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Incomparable Kershaw earns fitting victory in clincher

LOS ANGELES -- It was a really nifty storyline the Dodgers had at their disposal Wednesday night. It was even better after they made it come true. Here were the Dodgers, playing their traditional rivals, the Giants, with a chance to clinch the National League West championship. Not only that, the Dodgers' starter was the best pitcher in the game, Clayton Kershaw.

With all due respect to the rest of the Los Angeles roster, a talented albeit sometimes expensive, crew, Kershaw is the biggest difference maker on the squad. He was the difference again Wednesday night at Dodger Stadium.

A 9-1 victory put an end to the NL West race. That 9-1 score doesn't necessarily suggest that the work of the winning starting pitcher was essential. But this one got out of hand late. When the game was still a game, Kershaw made the difference for the Dodgers.

"This guy's the best in the game," Giants manager Bruce Bochy said. "I mean, look at his numbers. I don't know if there's a more deserving MVP [candidate]. Forget Cy Young, when you look at what he's done for them, their club, the year he's had. These are stupid numbers that he's put up."

In the champagne-soaked premises of the Dodgers' clubhouse after the game, general manager Ned Colletti put a context around Kershaw's greatness.

"I think he's as special as anybody we'll see," Colletti said. "You take the whole man, who he is on the field, who he is off the field, how he competes. The great ones can field their position. We saw that tonight. The great ones can help themselves with their bat. We saw that tonight. That's a remarkable characteristic, and it's remarkable in that he's somebody who's probably as good as we're ever going to see."

The 10 lowest ERAs by qualifying pitchers since 1969:
Dwight Gooden, Mets 1985 1.53
Greg Maddux, Braves 1994 1.56
Greg Maddux, Braves 1995 1.63
Nolan Ryan, Astros 1981 1.69
Ron Guidry, Yankees 1978 1.74
Pedro Martinez, Red Sox 2000 1.74
Tom Seaver, Mets 1971 1.76
Clayton Kershaw, Dodgers 2014 1.77
Vida Blue, A's 1971 1.82
Clayton Kershaw, Dodgers 2013 1.83

Kershaw is 21-3 with a 1.77 ERA, his ERA the lowest by any qualifying pitcher since Pedro Martinez posted a 1.74 mark for Boston in 2000, and the eighth-lowest ERA by any qualifier since 1969, when the mound was lowered. The seven pitcher seasons ahead of Kershaw, starting from the top, are Dwight Gooden (1.53, 1985), Greg Maddux (1.56, 1994), Greg Maddux (1.63, 1995), Nolan Ryan (1.69, 1981), Ron Guidry (1.74, 1978), Pedro Martinez (1.74, 2000), and Tom Seaver (1.76, 1971).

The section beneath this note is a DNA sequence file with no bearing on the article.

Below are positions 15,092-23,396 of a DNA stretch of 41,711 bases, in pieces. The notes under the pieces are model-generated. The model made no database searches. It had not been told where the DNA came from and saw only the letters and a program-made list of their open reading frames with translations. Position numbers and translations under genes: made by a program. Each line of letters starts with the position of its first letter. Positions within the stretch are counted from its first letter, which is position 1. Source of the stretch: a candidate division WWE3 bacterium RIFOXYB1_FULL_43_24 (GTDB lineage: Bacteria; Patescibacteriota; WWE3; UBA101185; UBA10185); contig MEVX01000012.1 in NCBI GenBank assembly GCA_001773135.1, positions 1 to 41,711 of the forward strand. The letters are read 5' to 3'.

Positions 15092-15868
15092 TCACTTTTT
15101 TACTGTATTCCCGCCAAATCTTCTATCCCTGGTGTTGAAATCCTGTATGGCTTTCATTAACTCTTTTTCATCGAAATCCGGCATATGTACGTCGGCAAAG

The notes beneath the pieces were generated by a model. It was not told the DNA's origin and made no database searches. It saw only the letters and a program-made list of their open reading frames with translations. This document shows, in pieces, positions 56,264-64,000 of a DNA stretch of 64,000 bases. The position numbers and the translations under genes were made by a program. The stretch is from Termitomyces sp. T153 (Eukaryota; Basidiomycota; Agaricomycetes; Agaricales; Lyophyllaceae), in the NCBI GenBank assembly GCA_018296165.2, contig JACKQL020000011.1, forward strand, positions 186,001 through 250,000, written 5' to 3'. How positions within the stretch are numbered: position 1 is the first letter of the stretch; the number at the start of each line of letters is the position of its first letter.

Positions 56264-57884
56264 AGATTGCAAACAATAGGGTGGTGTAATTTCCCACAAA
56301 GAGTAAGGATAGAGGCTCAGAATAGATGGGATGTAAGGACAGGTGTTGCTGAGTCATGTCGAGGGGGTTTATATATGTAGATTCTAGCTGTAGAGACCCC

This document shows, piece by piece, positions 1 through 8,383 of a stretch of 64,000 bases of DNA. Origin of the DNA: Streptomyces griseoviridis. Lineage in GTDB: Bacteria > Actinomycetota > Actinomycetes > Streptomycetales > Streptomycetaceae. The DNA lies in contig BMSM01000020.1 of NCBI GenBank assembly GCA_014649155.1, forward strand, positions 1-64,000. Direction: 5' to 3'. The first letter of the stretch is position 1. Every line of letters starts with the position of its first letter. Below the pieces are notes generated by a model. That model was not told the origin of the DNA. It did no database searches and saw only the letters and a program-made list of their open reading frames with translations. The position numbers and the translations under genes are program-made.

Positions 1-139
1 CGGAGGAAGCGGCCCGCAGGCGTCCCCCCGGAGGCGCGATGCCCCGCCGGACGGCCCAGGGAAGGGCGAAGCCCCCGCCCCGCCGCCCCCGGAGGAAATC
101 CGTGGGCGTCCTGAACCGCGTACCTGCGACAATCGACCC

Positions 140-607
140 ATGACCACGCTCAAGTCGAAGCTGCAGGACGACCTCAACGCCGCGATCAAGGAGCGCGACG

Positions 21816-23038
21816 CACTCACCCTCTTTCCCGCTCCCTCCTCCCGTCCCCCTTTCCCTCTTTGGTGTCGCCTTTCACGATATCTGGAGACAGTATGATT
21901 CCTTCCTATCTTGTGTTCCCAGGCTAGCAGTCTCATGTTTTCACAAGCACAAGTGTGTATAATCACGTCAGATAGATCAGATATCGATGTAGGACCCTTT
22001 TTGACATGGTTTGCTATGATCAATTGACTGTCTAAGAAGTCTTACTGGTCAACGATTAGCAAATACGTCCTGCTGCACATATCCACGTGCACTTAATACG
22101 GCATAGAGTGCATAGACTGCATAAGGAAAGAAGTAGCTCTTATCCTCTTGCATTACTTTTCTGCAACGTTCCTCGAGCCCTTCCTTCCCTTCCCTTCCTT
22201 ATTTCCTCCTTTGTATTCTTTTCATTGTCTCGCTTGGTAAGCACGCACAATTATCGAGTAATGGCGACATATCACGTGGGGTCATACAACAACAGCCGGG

And beyond the usual superb pitching -- eight innings, one run allowed, no walks and 11 strikeouts -- Kershaw produced another sort of MVP moment in the fifth inning when the outcome was still very much in doubt.

With two out and a runner on third, trailing the Giants, 1-0, Kershaw pounded a ball to right-center. It split the outfielders and just kept rolling through the outfield. Kershaw, running with a considerable amount of high-knee action, not only had an RBI, but the first triple of his career.

"That was just huge," Dodgers manager Don Mattingly said. "[San Francisco starter Tim] Hudson was throwing a lot of offspeed, we weren't really getting him in the strike zone. That thing just changed the whole game. It got us back to even. From there, [Kershaw] just kind of took over."

For good measure, Kershaw also fielded a hard-hit grounder behind his back, throwing to first to turn an up-the-middle single into an out.

The rest of the Dodgers eventually got their bats involved and scored four runs in the sixth, stretching their margin further in the eighth when the Giants struggled to throw strikes.

There was a time this season when Los Angeles trailed San Francisco by 9 1/2 games. Wednesday night that seemed like another lifetime.

"They've had a great year," Bochy said of the Dodgers. "Donnie [Mattingly] has done a great job."

When the rest of the baseball world talks about the Dodgers, it generally focuses on the impressive talent. When Colletti discusses the virtues of his club, that's only a part of the equation.

"We're a resilient group. We're a talented group," the general manager said.

Coming back off the deck earlier this season supports that notion about being resilient. But what the Dodgers also have that sets them apart is Clayton Kershaw, period.

So what occurred Wednesday night was success for an extremely talented Los Angeles team being led by the best starting pitcher in baseball. The division-clinching victory over the Giants was sweet for Dodgers. But it was also a completely logical outcome.

Mike Bauman is a national columnist for
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